The Beginning Of Something GreatUnroasted Cocoa Beans

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1120 customer reviews

Have you ever thought of making chocolate at home? Or maybe you simply want to roast your own cocoa beans and do your own thing with them.

While it's getting easier and easier to obtain cocoa beans (some health food stores carry them), it's still almost impossible to get GOOD cocoa beans, unless you visit the farmer directly (expensive), or convince a chocolate maker to part with some of their own (not likely).

Here at Choklat we have spent 11 years developing relationships with growers and suppliers. We even tell everyone where our cocoa comes from, and put the recipes on the backs of our bars. We have no secrets, so why not sell some to you? In the end it allows us to buy more. This helps the grower, and I'm all for that.


At the most basic level there is only one species of cocoa, called Theobroma Cocoa. Over thousands of years, this one species has evolved to adapt to is surrounding, and as a result "varieties" have come about. In one case a number of years ago science stepped in and created another variety.

Please note that this is a 50,000 foot view of the cocoa industry. It is almost impossible to give you a full history in a couple of paragraphs. Having said that, there are essentially three common varieties of cocoa beans: Forastero, Criollo, and Trinitario - with forastero representing 90+ % of the industry, and Criollo being considered the "fine flavour" cocoa.

In fairness to forastero though, I have tasted a number of samples of forastero over the years, and some is absolutely fabulous.

The cocoa beans we offer here are unroasted, properly fermented and dried. To help you along we also provide a roasting profile for each, and some suggestions to help get you started.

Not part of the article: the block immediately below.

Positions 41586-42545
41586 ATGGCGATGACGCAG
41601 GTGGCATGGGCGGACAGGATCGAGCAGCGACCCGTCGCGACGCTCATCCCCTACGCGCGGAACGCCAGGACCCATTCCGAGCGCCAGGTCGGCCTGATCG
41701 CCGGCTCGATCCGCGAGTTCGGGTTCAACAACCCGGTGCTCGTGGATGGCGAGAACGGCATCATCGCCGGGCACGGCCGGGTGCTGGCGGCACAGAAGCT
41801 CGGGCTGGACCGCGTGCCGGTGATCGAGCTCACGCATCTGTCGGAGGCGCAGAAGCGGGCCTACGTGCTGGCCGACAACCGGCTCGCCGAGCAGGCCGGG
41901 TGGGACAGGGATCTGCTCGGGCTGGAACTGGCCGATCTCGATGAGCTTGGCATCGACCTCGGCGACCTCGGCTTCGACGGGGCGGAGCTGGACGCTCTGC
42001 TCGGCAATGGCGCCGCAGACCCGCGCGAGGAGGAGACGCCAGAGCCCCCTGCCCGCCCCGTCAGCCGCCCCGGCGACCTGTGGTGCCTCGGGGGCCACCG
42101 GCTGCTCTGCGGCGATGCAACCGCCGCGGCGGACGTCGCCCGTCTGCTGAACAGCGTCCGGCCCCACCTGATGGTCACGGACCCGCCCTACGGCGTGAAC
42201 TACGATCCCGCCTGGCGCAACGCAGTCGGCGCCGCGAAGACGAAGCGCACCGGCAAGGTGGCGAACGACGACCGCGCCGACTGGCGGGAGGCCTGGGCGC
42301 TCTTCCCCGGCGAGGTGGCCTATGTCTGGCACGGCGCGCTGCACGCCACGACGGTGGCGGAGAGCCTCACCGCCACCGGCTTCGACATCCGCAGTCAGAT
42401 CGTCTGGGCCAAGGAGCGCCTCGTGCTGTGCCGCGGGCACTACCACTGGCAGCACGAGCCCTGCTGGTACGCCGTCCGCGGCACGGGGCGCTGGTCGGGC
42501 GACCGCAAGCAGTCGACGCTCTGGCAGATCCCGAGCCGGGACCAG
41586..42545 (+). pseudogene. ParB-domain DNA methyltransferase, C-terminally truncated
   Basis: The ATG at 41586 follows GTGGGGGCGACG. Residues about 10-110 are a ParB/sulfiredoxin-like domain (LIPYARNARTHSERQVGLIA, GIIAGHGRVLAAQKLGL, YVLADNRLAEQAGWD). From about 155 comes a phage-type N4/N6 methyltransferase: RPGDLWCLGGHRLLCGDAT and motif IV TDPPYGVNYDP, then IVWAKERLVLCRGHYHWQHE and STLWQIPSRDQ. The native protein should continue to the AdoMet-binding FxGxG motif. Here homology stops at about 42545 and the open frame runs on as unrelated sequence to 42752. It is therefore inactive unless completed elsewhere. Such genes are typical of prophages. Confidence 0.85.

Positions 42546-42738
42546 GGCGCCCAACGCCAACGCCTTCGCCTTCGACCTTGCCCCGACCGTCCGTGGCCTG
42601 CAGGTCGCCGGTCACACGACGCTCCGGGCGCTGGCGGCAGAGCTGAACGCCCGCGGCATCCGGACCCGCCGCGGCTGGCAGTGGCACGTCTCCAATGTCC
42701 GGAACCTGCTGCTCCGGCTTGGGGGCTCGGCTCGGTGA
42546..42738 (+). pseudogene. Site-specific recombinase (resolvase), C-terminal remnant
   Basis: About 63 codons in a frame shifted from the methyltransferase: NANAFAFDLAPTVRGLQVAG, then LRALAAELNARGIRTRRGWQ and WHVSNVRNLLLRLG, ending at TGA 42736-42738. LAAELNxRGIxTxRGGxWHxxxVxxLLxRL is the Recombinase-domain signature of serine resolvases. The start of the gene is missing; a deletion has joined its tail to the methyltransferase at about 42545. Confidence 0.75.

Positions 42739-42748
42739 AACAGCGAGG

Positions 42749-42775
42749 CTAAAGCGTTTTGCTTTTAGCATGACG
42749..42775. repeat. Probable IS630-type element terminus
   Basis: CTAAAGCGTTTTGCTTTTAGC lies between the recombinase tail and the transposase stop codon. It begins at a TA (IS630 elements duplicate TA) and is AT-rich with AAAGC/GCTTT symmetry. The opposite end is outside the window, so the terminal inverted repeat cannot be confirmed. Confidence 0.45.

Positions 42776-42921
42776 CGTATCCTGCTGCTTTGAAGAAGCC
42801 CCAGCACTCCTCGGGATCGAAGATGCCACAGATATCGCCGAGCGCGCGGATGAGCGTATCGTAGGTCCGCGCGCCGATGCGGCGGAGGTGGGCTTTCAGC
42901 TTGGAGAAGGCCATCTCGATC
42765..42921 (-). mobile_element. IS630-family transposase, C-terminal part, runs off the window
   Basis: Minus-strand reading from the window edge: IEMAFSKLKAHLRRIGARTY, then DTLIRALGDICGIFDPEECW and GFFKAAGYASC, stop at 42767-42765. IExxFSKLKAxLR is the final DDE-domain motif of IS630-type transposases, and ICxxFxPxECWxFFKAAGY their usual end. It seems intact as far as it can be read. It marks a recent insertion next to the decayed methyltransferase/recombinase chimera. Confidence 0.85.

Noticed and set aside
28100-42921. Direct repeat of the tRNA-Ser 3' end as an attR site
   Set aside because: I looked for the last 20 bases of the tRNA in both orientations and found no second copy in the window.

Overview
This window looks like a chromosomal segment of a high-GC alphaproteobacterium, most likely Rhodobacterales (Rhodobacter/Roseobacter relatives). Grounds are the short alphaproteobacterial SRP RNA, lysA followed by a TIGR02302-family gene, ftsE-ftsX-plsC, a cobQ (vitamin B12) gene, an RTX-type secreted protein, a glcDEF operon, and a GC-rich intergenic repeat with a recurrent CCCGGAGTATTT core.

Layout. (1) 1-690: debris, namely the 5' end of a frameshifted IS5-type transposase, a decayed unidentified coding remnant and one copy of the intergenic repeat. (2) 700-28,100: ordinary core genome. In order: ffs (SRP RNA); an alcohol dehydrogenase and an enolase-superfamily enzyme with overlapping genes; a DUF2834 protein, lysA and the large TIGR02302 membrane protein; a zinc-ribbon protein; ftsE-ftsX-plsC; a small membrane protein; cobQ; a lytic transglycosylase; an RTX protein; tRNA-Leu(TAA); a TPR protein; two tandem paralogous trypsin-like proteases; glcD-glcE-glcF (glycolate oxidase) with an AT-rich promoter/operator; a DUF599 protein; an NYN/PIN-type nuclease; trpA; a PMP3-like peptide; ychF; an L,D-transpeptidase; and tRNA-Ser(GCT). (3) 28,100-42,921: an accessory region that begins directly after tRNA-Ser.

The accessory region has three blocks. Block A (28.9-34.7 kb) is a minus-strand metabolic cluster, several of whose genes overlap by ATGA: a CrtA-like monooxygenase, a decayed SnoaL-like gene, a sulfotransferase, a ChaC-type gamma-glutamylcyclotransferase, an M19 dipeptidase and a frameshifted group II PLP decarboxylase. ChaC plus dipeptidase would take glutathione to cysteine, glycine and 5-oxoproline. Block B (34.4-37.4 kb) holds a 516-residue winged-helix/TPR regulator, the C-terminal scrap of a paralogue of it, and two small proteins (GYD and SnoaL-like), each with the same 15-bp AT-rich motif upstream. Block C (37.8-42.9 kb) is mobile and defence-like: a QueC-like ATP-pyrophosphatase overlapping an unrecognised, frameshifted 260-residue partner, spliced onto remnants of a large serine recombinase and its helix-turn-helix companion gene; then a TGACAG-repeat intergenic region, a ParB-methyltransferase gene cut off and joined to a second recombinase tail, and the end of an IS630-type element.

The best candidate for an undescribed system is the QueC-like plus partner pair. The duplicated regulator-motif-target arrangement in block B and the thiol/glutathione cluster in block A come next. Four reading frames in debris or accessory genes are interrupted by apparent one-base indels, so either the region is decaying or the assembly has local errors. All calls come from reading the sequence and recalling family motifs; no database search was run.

We've seen some people eat the cocoa beans with the shells on, but various reasons strongly recommend against it. Once cooled, the shells come off easily, and you are free to snack away or turn your kitchen into the next Wonka Factory!

Brazilian Forastero Slightly acidic with notes of black cherry and vanilla. Very nice chocolate flavour. These nibs form the mainstay of all of our in house working chocolate, and are also used as one of our truffle coatings. Highly recommended and versatile for dessert dishes.
Cuyagua Criollo Nutty with notes of cherry, honey, and apricot. My personal experience of smelling this bean is of smelling sweet pipe tobacco. The flavour is very complex and very rich. These would be a great addition to granolas, and will stand up well in savoury dishes.
Ocumare Criollo Slightly acidic with a straight, nice chocolate flavour. These nibs form the foundation of all of our drinking chocolate. They'd be great in icecream, or even to try your hand at a chocolate beverage of some type in your own home!
Porcelana Pure Criollo The rarest cocoa beans in the world, these are unlike anything you have ever tried. They are a creamy, reddish beige color, are quite acidic, and have very heavy raisin and red wine notes. Definitely lots going on in the flavour department. We've found that this bean requires a long, slow roast to give the acids time to dissipate. High temperature roasts have in the past, destroyed a lot of the fruity characteristics of this bean.